Work: The Well-Tempered Clavier, BWV 846-869
Performer: Edwin Fischer (piano)
Label: Naxos Historical
I've been trying to figure out for the last few days what I could possibly say that would do The Well-Tempered Clavier justice. This is a huge and dense work, and even though I've been listening to it since I first got interested in music, I still feel like I've only scratched the surface. Not only that, but until recently I didn't even have a recording of it that I liked. I've never been able to listen to Gould's: I feel like he blows through a lot of it as if he's bored and wants to get it over with. My dad has an LP set by Jörg Demus which I remember liking a lot when I was younger -- very lucid and straightforward -- but he hasn't had a chance to make CDs out of them yet, and I don't think they've ever been commercially rereleased. In high school I had CDs of Book I played by Keith Jarrett, who I found dull, and Book II played by Andras Schiff, who I found annoyingly eccentric. And actually, that brings me to the kind of weird story of how I wound up with this recording. At some point during a move between college and my parent's house, my Jarrett and Schiff The Well-Tempered Clavier CDs disappeared. I kept thinking that they'd turn up somewhere unexpected, as lost CDs often do, but it never happened; and so when The Well-Tempered Clavier started looming on the wholecollection horizon last summer, I decided to look around for a recording that I actually liked to replace them. I think I discovered this one via the clips on the iTunes music store; I can't remember exactly. But the funny part is that I discovered it right before a family trip to the Netherlands, and because I was expecting to be so prolific in this journal, I actually ordered Fischer's Well-Tempered Clavier CDs from a German distributor so that I could receive them in the Netherlands without paying an arm and a leg for shipping. Needless to say, I had no idea that I wouldn't wind up writing about them until November.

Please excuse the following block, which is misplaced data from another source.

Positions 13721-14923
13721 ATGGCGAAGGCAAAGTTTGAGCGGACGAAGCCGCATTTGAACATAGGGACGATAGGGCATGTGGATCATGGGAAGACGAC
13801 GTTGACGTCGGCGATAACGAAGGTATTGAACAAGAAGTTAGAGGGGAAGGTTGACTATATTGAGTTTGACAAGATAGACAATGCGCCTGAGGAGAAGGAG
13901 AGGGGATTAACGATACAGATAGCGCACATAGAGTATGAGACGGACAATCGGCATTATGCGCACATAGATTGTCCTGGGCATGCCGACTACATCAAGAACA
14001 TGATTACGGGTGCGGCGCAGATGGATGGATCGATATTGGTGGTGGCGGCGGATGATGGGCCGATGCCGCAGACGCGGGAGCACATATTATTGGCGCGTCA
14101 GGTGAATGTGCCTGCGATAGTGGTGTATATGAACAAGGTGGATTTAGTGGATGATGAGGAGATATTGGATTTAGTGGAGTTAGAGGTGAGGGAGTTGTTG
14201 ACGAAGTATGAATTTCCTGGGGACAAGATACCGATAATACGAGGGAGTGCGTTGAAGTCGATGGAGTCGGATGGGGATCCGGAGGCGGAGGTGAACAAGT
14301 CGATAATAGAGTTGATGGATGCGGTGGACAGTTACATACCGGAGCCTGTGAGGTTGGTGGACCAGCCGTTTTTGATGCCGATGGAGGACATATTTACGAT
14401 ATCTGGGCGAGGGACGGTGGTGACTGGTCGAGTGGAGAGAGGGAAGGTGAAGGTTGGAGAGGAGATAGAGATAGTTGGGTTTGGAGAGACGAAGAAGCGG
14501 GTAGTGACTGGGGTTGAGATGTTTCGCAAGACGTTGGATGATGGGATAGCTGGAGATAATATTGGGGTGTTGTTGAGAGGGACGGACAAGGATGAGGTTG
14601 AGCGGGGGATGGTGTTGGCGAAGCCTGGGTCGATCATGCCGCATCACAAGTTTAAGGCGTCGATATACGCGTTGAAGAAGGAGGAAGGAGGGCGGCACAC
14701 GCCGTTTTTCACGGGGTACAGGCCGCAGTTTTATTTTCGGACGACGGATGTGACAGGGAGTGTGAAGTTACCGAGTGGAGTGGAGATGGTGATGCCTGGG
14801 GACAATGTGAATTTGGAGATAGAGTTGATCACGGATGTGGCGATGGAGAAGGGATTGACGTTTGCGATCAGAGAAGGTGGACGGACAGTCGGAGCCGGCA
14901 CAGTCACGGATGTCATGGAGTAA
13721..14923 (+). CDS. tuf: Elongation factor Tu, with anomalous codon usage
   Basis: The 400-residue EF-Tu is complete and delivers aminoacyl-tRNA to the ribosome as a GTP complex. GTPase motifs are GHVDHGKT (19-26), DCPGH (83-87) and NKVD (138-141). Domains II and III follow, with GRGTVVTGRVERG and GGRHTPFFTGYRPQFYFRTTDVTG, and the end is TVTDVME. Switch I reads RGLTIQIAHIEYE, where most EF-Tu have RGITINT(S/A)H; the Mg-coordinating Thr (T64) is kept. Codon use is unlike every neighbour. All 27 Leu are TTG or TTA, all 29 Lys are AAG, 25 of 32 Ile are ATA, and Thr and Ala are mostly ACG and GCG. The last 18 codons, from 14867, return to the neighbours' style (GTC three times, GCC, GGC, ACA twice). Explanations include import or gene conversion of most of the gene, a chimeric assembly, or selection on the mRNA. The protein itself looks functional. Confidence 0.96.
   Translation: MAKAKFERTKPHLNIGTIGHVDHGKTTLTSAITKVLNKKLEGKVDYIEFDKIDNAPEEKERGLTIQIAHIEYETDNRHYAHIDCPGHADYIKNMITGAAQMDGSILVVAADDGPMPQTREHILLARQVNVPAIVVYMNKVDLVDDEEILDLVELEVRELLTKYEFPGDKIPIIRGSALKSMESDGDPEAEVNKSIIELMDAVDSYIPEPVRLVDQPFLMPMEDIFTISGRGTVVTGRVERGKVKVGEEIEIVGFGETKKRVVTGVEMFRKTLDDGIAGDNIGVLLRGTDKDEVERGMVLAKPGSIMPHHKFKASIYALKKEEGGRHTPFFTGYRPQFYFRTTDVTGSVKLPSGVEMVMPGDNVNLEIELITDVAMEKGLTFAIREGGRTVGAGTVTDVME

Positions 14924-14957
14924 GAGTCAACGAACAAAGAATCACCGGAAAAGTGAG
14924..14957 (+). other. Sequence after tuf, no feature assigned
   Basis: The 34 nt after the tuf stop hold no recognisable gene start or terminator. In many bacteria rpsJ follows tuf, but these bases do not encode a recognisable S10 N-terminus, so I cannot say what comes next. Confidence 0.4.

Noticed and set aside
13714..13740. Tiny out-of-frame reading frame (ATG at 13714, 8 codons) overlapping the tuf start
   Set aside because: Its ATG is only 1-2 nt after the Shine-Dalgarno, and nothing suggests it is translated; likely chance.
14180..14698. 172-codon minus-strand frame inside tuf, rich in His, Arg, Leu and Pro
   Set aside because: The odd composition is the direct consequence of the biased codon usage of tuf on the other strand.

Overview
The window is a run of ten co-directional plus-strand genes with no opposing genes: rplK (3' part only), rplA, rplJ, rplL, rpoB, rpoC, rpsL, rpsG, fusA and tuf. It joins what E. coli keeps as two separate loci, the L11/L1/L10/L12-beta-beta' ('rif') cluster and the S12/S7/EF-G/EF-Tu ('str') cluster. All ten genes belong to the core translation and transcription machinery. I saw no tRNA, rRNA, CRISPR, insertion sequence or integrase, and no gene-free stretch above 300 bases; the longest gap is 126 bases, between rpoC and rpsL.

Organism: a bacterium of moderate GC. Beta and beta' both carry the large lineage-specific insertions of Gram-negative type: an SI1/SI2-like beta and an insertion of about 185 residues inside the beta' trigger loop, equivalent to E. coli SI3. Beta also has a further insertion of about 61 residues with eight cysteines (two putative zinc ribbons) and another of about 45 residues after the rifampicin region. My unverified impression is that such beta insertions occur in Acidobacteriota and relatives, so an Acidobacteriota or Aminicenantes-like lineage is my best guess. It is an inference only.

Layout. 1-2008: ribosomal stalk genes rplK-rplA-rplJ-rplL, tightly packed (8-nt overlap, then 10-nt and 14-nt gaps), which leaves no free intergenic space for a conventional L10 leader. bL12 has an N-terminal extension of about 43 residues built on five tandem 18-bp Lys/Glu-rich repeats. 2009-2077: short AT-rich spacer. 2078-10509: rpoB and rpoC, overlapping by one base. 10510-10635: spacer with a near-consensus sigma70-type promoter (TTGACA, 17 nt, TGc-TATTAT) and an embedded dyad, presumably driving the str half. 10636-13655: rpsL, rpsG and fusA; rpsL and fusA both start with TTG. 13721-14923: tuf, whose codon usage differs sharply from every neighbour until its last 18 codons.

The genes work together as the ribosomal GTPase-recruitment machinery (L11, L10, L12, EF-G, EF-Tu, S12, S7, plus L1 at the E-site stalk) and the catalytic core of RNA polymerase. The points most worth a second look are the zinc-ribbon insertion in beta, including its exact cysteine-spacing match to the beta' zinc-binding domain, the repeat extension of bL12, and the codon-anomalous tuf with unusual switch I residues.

Anyway, I really do like this recording a lot, in general. It's actually the first recording of the piece ever made, from I think 1935 (I don't have the CD box on me at the moment), and it sounds very much like a product of its time, complete with terrible sound quality and beautiful tone. Fischer is a Romantic, but not of the sort who would try to schmaltz up Bach and turn him into Chopin; instead he plays the pieces straightforwardly but with a luminescence that I can only describe as "mystical." Unsurprisingly, then, the pieces he gets the most out of are the ones he can play tenderly and with a slight glow of unreality -- the C# Major Prelude, the F# Major Fugue, the B Major Prelude. When he tries to be lively and virtuosic, it sometimes dissolves into mild chaos (the Bb Major Prelude), and when he tries to be stately and intense, he sometimes comes off as heavy-handed (the G Minor Fugue). Still, it's a recording of the WTC Book I that I can enjoy pretty much all of, and that alone is something special. I still want to get a few more recordings and compile an ideal Well-Tempered Clavier from each pianist's best movements, but who knows when I'll have time to do that.